Cosigners must meet similar requirements to those above; however, they must have a FICO score of 720 or higher and a DTI ratio of no more than 40 percent. Cosigners can be released from the loan after the borrower has made 48 consecutive, on-time payments; they must also meet eligibility requirements at the time of the request.
Are There Downsides to This Program?
The rates for this Minnesota Student Loan Refinance Program are not ultra-competitive, with many student loan refinance companies offering rates a full 1–2 percentage points lower than the lowest rates available through the SELF Refi Loan.
However, that’s not to suggest those lower rates are easily obtainable, so Minnesota borrowers may want to include the SELF Refi Loan in their list of potential lenders.
Rates aside, borrowers should also be aware that there are no deferment options — not even while the borrower is in school — and repayment plans will begin as soon as the funds are disbursed. That said, the program does offer two four-month forbearances over the life of the loan.
It’s also important to note that borrowers who are considering refinancing their federal student loans will no longer be able to receive the benefits associated with those loans. That includes deferments, income-driven repayment plans, and in some cases, student loan forgiveness.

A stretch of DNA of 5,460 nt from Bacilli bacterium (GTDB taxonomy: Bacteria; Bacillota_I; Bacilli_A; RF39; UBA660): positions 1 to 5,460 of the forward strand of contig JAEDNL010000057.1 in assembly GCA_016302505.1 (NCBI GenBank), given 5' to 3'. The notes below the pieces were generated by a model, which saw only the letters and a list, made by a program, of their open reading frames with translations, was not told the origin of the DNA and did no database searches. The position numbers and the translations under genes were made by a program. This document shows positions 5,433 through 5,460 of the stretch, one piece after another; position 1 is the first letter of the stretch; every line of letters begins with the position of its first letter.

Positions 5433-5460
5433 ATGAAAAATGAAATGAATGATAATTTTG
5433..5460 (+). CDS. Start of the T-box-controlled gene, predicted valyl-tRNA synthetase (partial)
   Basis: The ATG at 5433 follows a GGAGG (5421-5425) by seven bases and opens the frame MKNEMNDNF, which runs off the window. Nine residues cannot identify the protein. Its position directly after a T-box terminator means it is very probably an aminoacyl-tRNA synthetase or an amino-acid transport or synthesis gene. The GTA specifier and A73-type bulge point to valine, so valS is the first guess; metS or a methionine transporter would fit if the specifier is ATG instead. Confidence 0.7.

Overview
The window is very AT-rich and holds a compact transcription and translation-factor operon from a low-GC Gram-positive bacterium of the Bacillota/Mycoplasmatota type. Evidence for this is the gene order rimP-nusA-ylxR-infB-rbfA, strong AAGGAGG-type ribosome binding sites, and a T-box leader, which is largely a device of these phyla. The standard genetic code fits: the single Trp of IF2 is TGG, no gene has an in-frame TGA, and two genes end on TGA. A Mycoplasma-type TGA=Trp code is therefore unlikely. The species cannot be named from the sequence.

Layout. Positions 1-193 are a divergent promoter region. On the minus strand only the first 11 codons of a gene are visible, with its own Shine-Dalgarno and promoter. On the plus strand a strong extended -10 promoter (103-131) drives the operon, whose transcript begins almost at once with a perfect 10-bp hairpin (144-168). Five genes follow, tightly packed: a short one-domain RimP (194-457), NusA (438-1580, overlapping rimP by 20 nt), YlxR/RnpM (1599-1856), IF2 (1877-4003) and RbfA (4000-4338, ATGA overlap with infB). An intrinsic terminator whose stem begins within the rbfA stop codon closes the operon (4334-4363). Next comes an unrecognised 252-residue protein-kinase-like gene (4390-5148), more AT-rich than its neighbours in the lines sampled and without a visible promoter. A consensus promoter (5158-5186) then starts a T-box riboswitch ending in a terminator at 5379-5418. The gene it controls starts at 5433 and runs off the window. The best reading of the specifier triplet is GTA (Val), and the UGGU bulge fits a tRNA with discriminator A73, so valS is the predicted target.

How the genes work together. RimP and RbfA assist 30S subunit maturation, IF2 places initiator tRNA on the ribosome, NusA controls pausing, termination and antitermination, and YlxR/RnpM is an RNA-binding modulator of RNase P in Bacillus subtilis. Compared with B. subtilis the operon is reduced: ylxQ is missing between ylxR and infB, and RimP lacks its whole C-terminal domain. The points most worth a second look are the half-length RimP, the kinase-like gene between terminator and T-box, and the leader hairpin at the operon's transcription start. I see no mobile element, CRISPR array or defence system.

Finally, even though rates are not necessarily as low as those offered by alternative lenders, the credit requirements are fairly high, so some borrowers may not be eligible based on their existing credit score, debt-to-income ratio, or past delinquencies, liens, and judgments that appear on their credit report and credit history. Similarly, some borrowers with excellent credit will likely find that alternative lenders offer far better rates.
Alternatives to the Minnesota Student Loan Refinance Program
If you aren’t approved for the SELF Refi Loan program, there are other options available that offer competitive rates and less stringent eligibility requirements. However, keep in mind that your credit history will likely come into play, and those with good or excellent credit scores will secure the best rates while decreasing the likelihood of needing a cosigner.
Among some of the more notable companies are the following, each of which will require a good to excellent credit score (670 or above).
|Company||Fixed Rate||Variable Rate|
|Earnest||3.89% – 6.97%||2.47% – 6.23%||Learn More|
|ELFI||3.21% – 6.69%||2.39% – 6.01%||Learn More|
|CommonBond||3.21% – 6.45%||2.60% – 6.08%||Learn More|
For additional options, compare the best student loan refinance companies rated by our Editorial Team or check out our list of student loan companies.
In some cases, the SELF Refi program can offer those who qualify a way to decrease their existing student loan rates and maybe lower their monthly payment, though some may find other lenders offer more competitive rates and less stringent requirements. Before refinancing through the SELF Refi program, check out some alternative lenders to ensure you’re finding the best rates and benefits available.
Author: Jennifer Lobb